How do fireworks produce colours?

Only a few days ago it was Guy Fawkes night in England and in a month’s time it is New Year’s Eve. People will be rushing to the fireworks shops and will be getting ready to launch thousands of pounds of fireworks into the sky. In light of these events I decided to write a short blog about why fireworks display their characteristic colours.

To understand why these colours are displayed we need to know of what chemicals are used in the fireworks.  For the reaction we need oxygen, heat and fuel and something to give the reactions colour. These all come from the chemicals packed inside the fireworks.

A lot of physics and chemistry go into the making of fireworks. The different colours all come from the excitation of the atoms. For example copper burns green, this is because the electrons of copper get “heated” into an excited state and this excited state is not stable. The atom tries to lose that energy by lowering the excited state of the electron back to a normal state by releasing a photon. This is just like the GFP protein in the first blogpost.

An atom’s electron being “pushed” into an excited state, making it unstable. The electron will again fall back to it’s ground state and releasing energy in the process.

By using different elements in different reactions we can vary the colour.

I have added a list of metal and chemical compounds that are used in fireworks. I have also added what their roles are in the reactions.

Aluminium – Aluminium is used to produce silver and white flames and sparks. It is a common component of sparklers.

Antimony – Is used to create firework glitter effects.

Barium – Is used to create green colours in fireworks and it can also help stabilize other volatile elements.

Calcium – Is used to deepen firework colours. Calcium salts produce orange fireworks.

Carbon – One of the main components of black powder, used as a propellant in fireworks.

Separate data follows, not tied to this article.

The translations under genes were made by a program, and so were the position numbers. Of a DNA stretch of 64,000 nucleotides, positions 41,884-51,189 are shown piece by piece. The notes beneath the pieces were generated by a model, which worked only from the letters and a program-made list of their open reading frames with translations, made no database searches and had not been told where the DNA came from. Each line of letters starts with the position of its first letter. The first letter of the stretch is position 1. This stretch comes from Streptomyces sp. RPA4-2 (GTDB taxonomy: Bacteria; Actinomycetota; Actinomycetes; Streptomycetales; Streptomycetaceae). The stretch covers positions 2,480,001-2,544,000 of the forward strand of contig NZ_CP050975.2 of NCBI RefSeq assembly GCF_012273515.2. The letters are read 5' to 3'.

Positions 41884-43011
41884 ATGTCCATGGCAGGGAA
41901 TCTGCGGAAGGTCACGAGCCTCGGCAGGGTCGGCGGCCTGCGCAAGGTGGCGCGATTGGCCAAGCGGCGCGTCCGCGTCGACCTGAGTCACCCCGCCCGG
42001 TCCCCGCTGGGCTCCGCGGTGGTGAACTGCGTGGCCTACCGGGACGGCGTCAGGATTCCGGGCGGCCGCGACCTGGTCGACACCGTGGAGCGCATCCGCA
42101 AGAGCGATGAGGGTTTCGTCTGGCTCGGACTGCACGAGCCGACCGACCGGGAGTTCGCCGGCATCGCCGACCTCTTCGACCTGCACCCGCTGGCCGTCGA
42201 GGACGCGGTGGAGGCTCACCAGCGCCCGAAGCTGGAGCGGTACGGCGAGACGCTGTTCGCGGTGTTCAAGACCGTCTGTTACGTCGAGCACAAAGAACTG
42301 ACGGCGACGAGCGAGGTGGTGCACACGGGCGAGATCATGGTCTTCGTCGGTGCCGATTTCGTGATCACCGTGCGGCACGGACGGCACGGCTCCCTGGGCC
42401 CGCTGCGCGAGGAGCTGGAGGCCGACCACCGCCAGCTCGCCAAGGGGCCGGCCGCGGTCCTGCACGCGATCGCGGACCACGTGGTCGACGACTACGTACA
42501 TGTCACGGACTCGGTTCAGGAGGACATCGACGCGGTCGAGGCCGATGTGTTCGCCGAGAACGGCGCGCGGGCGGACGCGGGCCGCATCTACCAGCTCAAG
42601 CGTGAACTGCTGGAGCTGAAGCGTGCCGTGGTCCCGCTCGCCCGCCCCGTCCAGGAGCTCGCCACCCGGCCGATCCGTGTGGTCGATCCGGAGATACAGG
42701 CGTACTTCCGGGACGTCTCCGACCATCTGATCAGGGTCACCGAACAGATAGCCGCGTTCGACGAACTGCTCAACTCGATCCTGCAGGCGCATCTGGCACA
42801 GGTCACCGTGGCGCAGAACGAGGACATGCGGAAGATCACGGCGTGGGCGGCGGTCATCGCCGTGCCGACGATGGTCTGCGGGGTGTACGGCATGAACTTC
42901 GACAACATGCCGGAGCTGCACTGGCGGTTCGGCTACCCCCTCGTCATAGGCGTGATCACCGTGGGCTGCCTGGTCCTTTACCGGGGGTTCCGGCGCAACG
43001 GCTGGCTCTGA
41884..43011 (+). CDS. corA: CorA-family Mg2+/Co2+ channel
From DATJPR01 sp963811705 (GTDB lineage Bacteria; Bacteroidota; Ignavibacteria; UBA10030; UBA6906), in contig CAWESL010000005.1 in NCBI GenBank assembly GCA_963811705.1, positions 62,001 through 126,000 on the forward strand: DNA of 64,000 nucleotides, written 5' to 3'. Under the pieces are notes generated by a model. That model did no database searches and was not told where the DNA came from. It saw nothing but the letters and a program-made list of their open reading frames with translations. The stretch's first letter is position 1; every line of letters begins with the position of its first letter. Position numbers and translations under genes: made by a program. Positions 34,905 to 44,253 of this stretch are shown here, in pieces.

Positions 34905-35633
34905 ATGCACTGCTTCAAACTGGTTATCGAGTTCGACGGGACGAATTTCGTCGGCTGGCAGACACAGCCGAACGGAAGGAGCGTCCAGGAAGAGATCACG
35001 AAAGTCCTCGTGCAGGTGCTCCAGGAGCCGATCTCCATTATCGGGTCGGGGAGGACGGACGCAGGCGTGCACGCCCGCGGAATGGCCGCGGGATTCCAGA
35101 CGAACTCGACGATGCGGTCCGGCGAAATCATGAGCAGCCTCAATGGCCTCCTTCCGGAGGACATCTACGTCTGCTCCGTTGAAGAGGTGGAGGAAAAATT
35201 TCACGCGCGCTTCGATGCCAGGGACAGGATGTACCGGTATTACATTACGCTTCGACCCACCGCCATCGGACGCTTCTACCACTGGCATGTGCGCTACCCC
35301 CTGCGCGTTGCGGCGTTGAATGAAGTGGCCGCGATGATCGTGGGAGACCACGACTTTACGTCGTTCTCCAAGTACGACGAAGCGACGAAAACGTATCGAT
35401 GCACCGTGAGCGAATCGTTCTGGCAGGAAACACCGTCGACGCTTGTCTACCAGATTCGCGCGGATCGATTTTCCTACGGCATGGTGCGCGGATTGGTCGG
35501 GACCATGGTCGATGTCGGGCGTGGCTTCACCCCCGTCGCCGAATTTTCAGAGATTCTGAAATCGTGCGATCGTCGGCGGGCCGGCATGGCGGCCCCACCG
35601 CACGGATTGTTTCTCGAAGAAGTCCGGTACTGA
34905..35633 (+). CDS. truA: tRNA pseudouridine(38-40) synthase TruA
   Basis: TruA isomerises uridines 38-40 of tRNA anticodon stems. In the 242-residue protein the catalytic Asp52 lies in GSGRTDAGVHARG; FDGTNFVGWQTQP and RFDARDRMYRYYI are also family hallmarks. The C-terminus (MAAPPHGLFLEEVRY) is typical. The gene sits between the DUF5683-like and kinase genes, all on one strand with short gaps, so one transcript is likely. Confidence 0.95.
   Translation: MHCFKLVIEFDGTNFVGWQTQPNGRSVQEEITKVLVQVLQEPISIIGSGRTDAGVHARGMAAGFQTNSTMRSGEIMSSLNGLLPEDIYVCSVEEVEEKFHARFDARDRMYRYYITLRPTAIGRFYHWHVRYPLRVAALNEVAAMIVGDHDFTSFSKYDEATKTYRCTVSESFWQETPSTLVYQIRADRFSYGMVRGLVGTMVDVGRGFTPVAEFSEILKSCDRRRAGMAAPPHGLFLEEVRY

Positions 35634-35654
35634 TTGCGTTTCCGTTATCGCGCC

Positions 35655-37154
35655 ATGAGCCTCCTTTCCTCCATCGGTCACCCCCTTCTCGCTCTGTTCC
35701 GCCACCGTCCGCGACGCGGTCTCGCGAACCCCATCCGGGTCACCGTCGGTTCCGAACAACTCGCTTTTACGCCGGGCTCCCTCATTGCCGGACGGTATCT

Chlorine – An important component of many oxidizers (= provides oxygen) in fireworks. The metal salts that provide the colour often contain chlorine.

Copper – Copper compounds produce blue (Cu+) or green (Cu2+) colours in fireworks. (Copper I is Cu+ with a single positive charge and Copper II is Cu2+ with two positive charges)

Iron – Is used to produce sparks. The heat of the metal determines the colour of the sparks. White-yellow at about 1300 °C and red-yellow at around 1000 °C.

Lithium – A metal that is used to impart a red color to fireworks.

Magnesium – Burns a very bright white, so it is used to add white sparks or improve the overall brilliance of a firework.

Potassium – Helps to oxidize firework mixtures. Potassium nitrate, potassium chlorate, and potassium perchlorate are all important oxidizers.

Sodium – Imparts a gold or yellow colour to fireworks. However, this may be so bright that it masks less intense colours.

Sulphur – A component of black powder. It is found in a firework’s propellant/fuel.

Strontium – Provides a red colour to fireworks. Compounds of strontium are also important in stabilizing the mixtures.

Titanium – Can be burned as powder or flakes to produce silver sparks.

Zinc – Is used to create smoke effects for fireworks and other pyrotechnic devices.

Extra links!

“Coloured Flames – Periodic Table of Videos”


Anne Marie Helmenstine, Ph.D., Guide on metals in fireworks

Atkins, Jones. (2010) Chemical Principles – Fifth edition p35 (For the featured image)


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